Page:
Ms. Giordano: Pre-1987, the death benefit was ten per cent of the year’s maximum pensionable earnings. Every year, the death benefit increased with the year’s maximum pensionable earnings. In 1997, the government took measures to get the CPP back on track because it was in a difficult financial state. We went from pay-as-you-go program to a partially funded program. A lot of measures were reduced and benefits were changed in order to keep the program afloat. We also increased the contribution rate for a number of years. For about six years, it went up quite steeply to ensure the program was afloat. The whole package was put forward at this time with no increase in contribution rates.

Senator Wetston: I see. That’s the trade off here, as I understand what you’re saying.

Ms. Giordano: Right. It’s a balance of priorities.

Galen Countryman, Director General, Federal-Provincial Relations Division, Department of Finance Canada: I’ll add one more piece. The change we’re making to the death benefit will benefit those with the lowest income because, right now, it is a percentage, up to six months. It will bring it to a flat rate. Those in the very low-income range will benefit from the measure. It’s a small, modest measure, but they will benefit.

Senator Wetston: What is the low-income range? Do you know the number?

Ms. Giordano: Right now, the benefit is six months of someone’s retirement pension, up to a maximum of $2,500. For those who are under, it will bring them up to $2,500.

Senator Wetston: So they benefit from that. My last question — and you probably won’t be able to answer this — why is the CPP death benefit treated as taxable income? You just can’t win, can you?

Senator Wallin: Thank you. That’s an excellent question.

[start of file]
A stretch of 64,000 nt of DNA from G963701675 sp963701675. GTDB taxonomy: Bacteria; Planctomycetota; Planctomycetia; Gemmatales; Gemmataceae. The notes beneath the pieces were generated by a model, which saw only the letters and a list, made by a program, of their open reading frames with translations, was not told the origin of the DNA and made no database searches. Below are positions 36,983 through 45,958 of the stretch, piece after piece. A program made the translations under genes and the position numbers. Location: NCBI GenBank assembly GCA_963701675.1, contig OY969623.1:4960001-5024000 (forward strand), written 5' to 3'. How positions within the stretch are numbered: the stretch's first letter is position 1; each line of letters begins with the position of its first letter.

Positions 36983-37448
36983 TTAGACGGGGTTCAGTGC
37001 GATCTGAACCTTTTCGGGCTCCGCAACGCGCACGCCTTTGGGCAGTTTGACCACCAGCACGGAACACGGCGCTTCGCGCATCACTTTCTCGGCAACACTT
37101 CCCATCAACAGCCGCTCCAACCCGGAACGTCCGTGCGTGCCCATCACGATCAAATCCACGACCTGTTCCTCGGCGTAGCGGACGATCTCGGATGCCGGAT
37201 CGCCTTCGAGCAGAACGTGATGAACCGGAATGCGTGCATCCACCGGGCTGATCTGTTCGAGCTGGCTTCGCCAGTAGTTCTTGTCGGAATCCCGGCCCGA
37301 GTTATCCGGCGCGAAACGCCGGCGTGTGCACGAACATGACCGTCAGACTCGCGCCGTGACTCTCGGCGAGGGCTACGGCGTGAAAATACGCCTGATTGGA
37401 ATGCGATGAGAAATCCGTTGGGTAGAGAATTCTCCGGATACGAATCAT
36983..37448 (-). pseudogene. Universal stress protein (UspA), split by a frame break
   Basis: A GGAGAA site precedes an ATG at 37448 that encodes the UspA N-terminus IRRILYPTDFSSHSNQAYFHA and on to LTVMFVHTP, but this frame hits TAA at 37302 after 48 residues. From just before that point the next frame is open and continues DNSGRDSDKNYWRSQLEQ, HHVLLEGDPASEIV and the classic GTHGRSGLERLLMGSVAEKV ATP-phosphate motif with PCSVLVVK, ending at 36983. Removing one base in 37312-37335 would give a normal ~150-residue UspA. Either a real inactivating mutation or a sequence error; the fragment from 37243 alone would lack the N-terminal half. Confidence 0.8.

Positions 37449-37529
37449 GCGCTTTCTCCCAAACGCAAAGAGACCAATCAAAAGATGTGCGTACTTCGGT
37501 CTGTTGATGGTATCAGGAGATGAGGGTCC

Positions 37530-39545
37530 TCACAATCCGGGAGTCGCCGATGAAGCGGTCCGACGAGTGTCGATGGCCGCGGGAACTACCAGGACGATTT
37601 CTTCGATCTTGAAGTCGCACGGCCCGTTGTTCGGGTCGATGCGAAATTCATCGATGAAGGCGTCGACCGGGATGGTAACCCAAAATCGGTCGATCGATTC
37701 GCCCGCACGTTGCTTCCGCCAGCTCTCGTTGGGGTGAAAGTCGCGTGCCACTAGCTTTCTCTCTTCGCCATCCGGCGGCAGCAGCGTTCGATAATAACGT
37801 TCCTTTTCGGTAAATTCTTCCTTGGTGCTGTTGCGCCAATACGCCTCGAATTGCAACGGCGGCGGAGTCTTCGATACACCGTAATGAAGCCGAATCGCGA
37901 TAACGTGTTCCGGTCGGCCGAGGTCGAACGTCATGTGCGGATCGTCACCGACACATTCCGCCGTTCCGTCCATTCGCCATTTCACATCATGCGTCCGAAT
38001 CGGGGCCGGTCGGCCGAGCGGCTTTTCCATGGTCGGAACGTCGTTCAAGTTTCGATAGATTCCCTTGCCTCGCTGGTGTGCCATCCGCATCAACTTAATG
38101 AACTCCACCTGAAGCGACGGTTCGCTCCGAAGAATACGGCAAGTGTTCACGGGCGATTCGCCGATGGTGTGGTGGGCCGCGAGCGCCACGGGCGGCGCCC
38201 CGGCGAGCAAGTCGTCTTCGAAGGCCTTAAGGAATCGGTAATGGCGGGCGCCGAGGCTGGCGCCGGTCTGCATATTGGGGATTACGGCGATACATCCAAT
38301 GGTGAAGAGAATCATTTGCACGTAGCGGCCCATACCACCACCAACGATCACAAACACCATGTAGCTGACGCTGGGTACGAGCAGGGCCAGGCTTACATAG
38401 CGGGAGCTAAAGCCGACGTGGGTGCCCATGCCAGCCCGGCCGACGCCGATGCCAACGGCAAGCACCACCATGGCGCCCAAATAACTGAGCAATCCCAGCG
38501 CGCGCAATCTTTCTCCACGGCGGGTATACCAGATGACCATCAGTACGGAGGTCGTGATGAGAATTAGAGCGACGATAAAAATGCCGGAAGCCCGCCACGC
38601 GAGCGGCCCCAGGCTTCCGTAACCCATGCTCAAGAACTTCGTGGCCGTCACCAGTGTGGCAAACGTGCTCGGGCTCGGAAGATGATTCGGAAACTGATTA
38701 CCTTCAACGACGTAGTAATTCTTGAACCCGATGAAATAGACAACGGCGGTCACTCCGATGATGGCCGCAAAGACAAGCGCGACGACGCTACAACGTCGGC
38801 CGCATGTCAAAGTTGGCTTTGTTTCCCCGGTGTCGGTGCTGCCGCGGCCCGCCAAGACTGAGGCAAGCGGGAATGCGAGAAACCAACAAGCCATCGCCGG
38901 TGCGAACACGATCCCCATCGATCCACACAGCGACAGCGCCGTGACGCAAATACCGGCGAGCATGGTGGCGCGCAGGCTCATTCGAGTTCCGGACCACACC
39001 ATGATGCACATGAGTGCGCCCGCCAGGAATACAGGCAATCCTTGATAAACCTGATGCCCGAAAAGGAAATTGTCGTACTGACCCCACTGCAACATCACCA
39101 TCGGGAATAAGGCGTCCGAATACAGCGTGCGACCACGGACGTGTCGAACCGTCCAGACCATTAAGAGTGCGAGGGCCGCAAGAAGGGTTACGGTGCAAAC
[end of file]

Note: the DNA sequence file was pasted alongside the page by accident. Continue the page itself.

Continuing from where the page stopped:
Ms. Giordano: All CPP benefits are treated as taxable income. When you contribute to the CPP, you get a tax exemption. When you get the benefits, they are taxable.

Senator Wetston: I’m not going to say anything because, if I did, it would be tongue in cheek, and you wouldn’t appreciate it.

The Chair: Good try.

Senator Tkachuk: Did the Canada Pension Plan just buy a piece of property from Bombardier?

Ms. Giordano: That would be the Canada Pension Plan Investment Board, which is an arm’s-length agency. I couldn’t tell you exactly what their investment portfolio is at this time. We don’t manage their investments.

Senator Tkachuk: Maybe we could have them here to talk about that, someone who could answer those questions.

The Chair: We can take that away to steering for consideration.

Senator Wallin: To fund the death benefit, is that what you mean?

Senator Tkachuk: Yes.

The Chair: We’ll take that away, and steering will consider that, senator.

Senator Tkachuk: Okay. Thank you.

The Chair: You were so clear and succinct and to the point that you’ve answered the questions. Thank you very much for being here.

(The committee adjourned.)